Polyether ether ketone (PEEK): Characteristics, Features, and Process
Learn about the material's grades, characteristics, advantages, limitations, and toxicity.
Polyether ether ketone (PEEK) plastic is a highly coveted engineering material, thanks to its superb blend of strength, resistances, and workability. PEEK plastic is a semicrystalline engineering thermoplastic of the polyaryletherketone (PAEK) family with high-temperature tolerances, strength, and stability across harsh environments. It is manufactured using stiff aromatic units, which contribute to its high melting point of 343 °C/649 °F. PEEK comes in numerous grades of either highly pure PEEK or reinforced with carbon fiber, glass, or other engineering plastics.
PEEK plastic is exceptionally resistant to high temperatures and also to wear, chemicals, fatigue, and creep. Its strength-to-weight profile is high enough to rival metals like aluminum, and it will not degrade in chemically or physically harsh environments as metals do. PEEK also has unique properties like total biocompatibility, UV resistance, pure radiolucency, gamma-ray resistance, and low/no toxicity in all forms. These properties allow PEEK plastic to be implemented in many engineering applications, from automotive engine parts to medical implants, bearings, chemical equipment, and even radioactive applications.
This article will provide more details about the specifics of this amazing material.
Polyether ether ketone (also known as PEEK) is a semicrystalline performance thermoplastic with high temperature, chemical, wear, and creep resistances and excellent strength properties. PEEK is part of a much larger class of polyaryletherketone (PAEK) polymers which include polyether ketone (PEK), polyether ether ketone ketone (PEEKK), polyether ketone ketone (PEKK), and others. However, PEEK is the most well-known polymer among variants.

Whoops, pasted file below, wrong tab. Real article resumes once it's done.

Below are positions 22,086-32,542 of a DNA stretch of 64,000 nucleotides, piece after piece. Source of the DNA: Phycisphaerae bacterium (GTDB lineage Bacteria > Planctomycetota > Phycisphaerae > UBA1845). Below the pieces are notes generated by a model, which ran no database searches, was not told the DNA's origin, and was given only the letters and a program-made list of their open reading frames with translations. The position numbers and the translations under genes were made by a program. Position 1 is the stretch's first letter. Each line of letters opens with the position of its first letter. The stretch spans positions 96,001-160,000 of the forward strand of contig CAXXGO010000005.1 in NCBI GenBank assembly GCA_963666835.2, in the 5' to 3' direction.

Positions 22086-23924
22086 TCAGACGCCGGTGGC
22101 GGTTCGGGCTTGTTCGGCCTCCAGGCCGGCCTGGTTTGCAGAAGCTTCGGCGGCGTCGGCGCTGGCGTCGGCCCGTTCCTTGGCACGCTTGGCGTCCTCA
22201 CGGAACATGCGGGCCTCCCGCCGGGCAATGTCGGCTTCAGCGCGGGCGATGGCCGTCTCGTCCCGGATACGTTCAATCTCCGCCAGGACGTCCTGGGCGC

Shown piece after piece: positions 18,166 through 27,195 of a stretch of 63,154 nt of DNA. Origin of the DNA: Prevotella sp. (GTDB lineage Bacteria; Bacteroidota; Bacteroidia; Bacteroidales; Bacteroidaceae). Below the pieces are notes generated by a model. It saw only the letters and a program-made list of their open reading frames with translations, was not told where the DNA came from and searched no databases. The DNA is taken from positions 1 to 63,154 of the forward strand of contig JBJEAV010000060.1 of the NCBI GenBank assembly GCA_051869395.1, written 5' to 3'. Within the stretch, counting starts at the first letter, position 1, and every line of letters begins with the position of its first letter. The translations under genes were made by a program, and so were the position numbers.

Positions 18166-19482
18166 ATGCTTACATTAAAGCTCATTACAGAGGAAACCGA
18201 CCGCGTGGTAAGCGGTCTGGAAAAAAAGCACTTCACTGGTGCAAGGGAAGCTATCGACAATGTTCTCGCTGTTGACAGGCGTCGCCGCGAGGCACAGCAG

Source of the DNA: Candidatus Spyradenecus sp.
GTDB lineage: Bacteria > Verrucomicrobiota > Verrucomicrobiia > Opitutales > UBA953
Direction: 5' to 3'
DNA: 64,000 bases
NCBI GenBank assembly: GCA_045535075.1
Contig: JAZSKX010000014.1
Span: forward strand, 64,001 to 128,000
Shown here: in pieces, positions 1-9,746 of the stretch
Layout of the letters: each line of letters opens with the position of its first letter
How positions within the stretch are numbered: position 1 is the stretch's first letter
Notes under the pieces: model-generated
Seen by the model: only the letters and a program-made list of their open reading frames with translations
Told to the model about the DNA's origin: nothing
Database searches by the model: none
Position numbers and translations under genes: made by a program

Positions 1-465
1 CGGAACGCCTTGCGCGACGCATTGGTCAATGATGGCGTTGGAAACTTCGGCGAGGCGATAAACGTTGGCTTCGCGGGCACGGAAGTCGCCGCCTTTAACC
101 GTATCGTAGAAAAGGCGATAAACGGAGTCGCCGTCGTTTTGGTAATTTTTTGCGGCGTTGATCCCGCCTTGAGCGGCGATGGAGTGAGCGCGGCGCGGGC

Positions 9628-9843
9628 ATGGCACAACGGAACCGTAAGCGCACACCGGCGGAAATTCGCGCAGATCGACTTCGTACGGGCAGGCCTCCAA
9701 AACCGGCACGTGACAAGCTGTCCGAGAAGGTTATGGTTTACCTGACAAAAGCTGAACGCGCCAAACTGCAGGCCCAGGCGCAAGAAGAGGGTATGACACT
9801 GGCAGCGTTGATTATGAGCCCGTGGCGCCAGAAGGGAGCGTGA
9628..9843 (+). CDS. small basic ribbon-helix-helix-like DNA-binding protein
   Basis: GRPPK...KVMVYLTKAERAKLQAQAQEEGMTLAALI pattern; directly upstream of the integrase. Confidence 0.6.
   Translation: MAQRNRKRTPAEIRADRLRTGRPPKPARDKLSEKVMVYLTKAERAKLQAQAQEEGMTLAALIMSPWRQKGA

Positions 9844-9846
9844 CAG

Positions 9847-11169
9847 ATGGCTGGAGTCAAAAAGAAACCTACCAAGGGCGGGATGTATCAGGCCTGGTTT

PEEK can be made using different organic synthesis methods, but a standard process is a step-growth polymerization generated by the dialkylation of bisphenolate salts. For example, PEEK can be created via the nucleophilic substitution of 4,4' – difluorobenzophenone with hydroquinone in the presence of an anhydrous carbonate salt conducted in a polar aprotic solvent with a high melting temperature (commonly diphenyl sulfone). Despite being a mouthful, this is a simplified version of the complete synthesis, and many companies use proprietary mechanisms to enhance specific materials characteristics for intended applications. Regardless of the particular mechanism, PEEK is built using a stiff aromatic polymer base, contributing to its high temperature and wear resistances compared to other polymers.
There are both general and brand-specific grades of PEEK; however, there are four primary PEEK grades across industry:
- Unfilled PEEK,
- 30% glass filled PEEK
- 30% carbon filled PEEK
- Bearing grade PEEK (also known as PTFE PEEK, carbon fiber-reinforced with graphite PEEK, Ketron® HPV, etc.).
Unfilled PEEK is the general-purpose form of PEEK plastic and is, therefore, the most common grade. Unlike other grades, unfilled PEEK is highly pure and is unreinforced with other constituents. Unfilled PEEK has the highest elongation, toughness (not to be confused with strength), and fatigue resistance of all PEEK grades. Unfilled PEEK complies with FDA regulations and is approved for repeated food contact and medical applications inside and outside the body. Unfilled PEEK comes in various color options but is primarily found in white, light brown/tan, and black.
30% glass-reinforced PEEK is impregnated 30% with glass fibers that reduce PEEK’s expansion rate and increases its flexural modulus. Glass-reinforced PEEK is, as a result, a stronger and stiffer version of the unfilled grade, making it ideal for structural applications that need stability (especially in high-temperature environments). Despite being stronger, glass-reinforced PEEK will wear more when mated to other parts. 30% glass-reinforced PEEK comes in either natural/tan or black colors.